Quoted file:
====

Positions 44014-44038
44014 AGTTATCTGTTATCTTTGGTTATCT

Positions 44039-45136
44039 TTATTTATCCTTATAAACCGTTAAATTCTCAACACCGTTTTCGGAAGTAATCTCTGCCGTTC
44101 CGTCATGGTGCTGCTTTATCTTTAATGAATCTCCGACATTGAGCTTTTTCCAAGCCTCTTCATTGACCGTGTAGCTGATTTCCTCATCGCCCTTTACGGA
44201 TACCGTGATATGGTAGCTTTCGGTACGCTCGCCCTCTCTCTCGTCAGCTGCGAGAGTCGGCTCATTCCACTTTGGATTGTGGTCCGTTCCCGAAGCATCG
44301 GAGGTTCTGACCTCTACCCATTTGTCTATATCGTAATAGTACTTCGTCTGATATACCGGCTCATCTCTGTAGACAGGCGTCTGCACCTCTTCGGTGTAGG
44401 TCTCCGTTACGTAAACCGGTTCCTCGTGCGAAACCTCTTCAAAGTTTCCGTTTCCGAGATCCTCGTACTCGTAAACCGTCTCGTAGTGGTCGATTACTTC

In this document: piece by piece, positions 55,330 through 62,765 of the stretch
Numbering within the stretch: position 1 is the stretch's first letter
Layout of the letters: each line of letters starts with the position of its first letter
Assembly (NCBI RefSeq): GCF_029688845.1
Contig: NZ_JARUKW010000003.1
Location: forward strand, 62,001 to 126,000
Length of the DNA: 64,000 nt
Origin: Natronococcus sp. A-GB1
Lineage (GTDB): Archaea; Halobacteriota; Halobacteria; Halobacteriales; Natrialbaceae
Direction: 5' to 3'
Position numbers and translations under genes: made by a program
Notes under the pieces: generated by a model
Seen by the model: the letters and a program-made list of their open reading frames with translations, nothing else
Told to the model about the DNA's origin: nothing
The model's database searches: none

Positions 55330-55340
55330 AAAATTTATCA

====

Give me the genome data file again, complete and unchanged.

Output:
Positions 44014-44038
44014 AGTTATCTGTTATCTTTGGTTATCT

Positions 44039-45136
44039 TTATTTATCCTTATAAACCGTTAAATTCTCAACACCGTTTTCGGAAGTAATCTCTGCCGTTC
44101 CGTCATGGTGCTGCTTTATCTTTAATGAATCTCCGACATTGAGCTTTTTCCAAGCCTCTTCATTGACCGTGTAGCTGATTTCCTCATCGCCCTTTACGGA
44201 TACCGTGATATGGTAGCTTTCGGTACGCTCGCCCTCTCTCTCGTCAGCTGCGAGAGTCGGCTCATTCCACTTTGGATTGTGGTCCGTTCCCGAAGCATCG
44301 GAGGTTCTGACCTCTACCCATTTGTCTATATCGTAATAGTACTTCGTCTGATATACCGGCTCATCTCTGTAGACAGGCGTCTGCACCTCTTCGGTGTAGG
44401 TCTCCGTTACGTAAACCGGTTCCTCGTGCGAAACCTCTTCAAAGTTTCCGTTTCCGAGATCCTCGTACTCGTAAACCGTCTCGTAGTGGTCGATTACTTC

In this document: piece by piece, positions 55,330 through 62,765 of the stretch
Numbering within the stretch: position 1 is the stretch's first letter
Layout of the letters: each line of letters starts with the position of its first letter
Assembly (NCBI RefSeq): GCF_029688845.1
Contig: NZ_JARUKW010000003.1
Location: forward strand, 62,001 to 126,000
Length of the DNA: 64,000 nt
Origin: Natronococcus sp. A-GB1
Lineage (GTDB): Archaea; Halobacteriota; Halobacteria; Halobacteriales; Natrialbaceae
Direction: 5' to 3'
Position numbers and translations under genes: made by a program
Notes under the pieces: generated by a model
Seen by the model: the letters and a program-made list of their open reading frames with translations, nothing else
Told to the model about the DNA's origin: nothing
The model's database searches: none

Positions 55330-55340
55330 AAAATTTATCA